A three-dimensional numerical analysis is performed to investigate the mechanism whereby a shipping container flows out to the sea due to tsunami-induced incoming and return flows and to examine the effectiveness of countermeasures for preventing the container from flowing out to the sea. It is revealed that the container can flow out to the sea if the upward speed of the container increases and its top surface begins to rotate toward the sea at the termination of its landward motion. Furthermore, it is found that a short countermeasure wall installed at the landward side of the container would be effective in preventing the container from flowing out to the sea.
Ports are expected to serve as bases for supply transportation and rescue operations in case of earthquake and tsunami disasters. However, during the 2011 Tohoku earthquake tsunami, approximately 2,000 shipping containers stored in the Sendai port in Japan flowed out to the sea, and the containers drifting in the sea became navigation barriers to vessels entering and leaving the port to provide supplies to the disaster area. Consequently, countermeasures against tsunami-borne containers are essential for emergency port operations.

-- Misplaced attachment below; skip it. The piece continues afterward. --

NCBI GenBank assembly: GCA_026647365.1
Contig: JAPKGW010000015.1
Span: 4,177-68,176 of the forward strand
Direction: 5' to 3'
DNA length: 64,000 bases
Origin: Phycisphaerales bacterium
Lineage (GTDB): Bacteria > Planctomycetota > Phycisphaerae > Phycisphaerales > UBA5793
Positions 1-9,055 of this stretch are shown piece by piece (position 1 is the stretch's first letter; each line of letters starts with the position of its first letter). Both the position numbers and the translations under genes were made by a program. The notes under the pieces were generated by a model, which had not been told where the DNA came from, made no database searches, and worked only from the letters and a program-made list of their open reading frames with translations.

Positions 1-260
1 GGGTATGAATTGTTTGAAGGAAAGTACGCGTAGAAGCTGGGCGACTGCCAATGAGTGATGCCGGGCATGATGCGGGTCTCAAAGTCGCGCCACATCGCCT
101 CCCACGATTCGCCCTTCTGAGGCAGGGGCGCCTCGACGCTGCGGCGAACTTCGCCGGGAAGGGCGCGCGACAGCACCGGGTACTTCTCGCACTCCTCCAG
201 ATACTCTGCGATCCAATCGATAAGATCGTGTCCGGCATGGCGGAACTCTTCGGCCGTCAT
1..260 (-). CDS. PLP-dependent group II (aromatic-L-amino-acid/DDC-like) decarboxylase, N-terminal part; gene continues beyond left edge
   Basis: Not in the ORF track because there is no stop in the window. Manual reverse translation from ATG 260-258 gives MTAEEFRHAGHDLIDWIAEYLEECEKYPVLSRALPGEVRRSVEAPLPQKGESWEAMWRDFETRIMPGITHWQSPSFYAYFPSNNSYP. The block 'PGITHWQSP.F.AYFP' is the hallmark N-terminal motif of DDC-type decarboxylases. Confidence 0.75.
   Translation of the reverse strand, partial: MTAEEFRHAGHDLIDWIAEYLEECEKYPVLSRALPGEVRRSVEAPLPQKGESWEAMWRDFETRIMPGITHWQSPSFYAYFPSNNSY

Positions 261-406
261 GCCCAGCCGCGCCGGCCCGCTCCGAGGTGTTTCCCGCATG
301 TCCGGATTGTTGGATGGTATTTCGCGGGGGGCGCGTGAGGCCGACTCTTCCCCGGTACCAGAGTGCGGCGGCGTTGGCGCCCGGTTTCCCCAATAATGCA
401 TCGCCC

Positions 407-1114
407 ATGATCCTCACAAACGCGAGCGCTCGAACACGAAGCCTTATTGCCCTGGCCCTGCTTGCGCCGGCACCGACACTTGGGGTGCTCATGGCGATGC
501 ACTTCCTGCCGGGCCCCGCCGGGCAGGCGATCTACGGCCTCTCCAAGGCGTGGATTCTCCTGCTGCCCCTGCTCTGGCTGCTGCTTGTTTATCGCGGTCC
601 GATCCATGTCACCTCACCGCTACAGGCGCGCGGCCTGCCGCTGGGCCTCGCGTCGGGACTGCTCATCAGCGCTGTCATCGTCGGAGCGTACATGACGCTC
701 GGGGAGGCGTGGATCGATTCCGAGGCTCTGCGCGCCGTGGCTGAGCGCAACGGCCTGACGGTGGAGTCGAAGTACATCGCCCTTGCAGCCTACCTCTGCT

|File Size||7 MB||Number of Pages||9|
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